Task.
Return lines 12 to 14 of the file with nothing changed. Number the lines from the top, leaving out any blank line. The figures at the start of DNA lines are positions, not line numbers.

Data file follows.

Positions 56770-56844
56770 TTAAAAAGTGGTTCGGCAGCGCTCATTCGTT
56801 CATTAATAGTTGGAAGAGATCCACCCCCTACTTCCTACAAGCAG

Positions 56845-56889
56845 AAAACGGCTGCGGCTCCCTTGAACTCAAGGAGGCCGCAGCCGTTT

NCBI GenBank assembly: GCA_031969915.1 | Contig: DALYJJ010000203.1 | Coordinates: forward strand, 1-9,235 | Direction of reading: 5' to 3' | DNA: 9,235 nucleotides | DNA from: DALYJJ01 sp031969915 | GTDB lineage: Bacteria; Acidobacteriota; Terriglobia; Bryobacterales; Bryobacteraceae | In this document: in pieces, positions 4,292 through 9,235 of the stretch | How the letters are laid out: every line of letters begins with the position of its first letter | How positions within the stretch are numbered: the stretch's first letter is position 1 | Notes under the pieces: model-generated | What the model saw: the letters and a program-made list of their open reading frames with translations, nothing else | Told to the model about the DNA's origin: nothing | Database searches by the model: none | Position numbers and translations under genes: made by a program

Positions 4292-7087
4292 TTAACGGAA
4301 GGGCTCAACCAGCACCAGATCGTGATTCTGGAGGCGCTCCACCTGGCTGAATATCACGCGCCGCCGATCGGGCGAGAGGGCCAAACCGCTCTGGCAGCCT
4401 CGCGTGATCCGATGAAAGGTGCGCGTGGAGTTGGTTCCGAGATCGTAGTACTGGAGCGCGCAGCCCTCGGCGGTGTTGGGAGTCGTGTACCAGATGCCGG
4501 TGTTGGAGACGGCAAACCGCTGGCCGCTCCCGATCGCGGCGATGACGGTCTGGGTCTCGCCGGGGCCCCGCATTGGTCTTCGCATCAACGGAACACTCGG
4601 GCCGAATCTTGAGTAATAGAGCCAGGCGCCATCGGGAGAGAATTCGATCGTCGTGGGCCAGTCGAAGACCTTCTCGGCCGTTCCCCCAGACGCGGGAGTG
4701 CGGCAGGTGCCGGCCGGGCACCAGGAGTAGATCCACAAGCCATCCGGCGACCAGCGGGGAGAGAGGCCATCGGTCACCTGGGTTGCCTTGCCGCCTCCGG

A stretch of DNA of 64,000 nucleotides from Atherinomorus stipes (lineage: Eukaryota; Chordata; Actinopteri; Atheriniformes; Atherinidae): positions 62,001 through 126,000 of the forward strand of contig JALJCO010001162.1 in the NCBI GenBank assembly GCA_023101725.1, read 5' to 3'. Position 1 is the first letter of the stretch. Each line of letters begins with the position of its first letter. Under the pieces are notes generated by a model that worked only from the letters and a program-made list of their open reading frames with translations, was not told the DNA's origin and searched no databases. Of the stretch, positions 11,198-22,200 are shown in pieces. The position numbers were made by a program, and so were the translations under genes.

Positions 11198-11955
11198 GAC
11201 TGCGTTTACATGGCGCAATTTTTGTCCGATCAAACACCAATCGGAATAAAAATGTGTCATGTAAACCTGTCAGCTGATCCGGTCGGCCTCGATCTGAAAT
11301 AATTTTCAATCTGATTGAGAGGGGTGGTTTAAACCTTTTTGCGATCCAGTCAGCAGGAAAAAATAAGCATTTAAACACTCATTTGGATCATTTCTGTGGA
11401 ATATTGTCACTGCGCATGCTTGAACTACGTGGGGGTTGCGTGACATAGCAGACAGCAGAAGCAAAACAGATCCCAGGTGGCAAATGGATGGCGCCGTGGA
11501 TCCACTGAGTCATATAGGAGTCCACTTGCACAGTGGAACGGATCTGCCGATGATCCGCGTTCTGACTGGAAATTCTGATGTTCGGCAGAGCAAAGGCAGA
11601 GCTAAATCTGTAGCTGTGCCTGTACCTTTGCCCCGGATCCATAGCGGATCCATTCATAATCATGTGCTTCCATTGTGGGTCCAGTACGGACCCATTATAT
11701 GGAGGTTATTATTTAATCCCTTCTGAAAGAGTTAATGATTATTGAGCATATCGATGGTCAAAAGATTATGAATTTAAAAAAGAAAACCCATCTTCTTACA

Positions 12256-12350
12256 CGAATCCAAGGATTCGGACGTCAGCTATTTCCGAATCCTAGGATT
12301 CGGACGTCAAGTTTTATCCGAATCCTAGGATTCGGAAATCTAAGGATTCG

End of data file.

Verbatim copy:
4601 GCCGAATCTTGAGTAATAGAGCCAGGCGCCATCGGGAGAGAATTCGATCGTCGTGGGCCAGTCGAAGACCTTCTCGGCCGTTCCCCCAGACGCGGGAGTG
4701 CGGCAGGTGCCGGCCGGGCACCAGGAGTAGATCCACAAGCCATCCGGCGACCAGCGGGGAGAGAGGCCATCGGTCACCTGGGTTGCCTTGCCGCCTCCGG

A stretch of DNA of 64,000 nucleotides from Atherinomorus stipes (lineage: Eukaryota; Chordata; Actinopteri; Atheriniformes; Atherinidae): positions 62,001 through 126,000 of the forward strand of contig JALJCO010001162.1 in the NCBI GenBank assembly GCA_023101725.1, read 5' to 3'. Position 1 is the first letter of the stretch. Each line of letters begins with the position of its first letter. Under the pieces are notes generated by a model that worked only from the letters and a program-made list of their open reading frames with translations, was not told the DNA's origin and searched no databases. Of the stretch, positions 11,198-22,200 are shown in pieces. The position numbers were made by a program, and so were the translations under genes.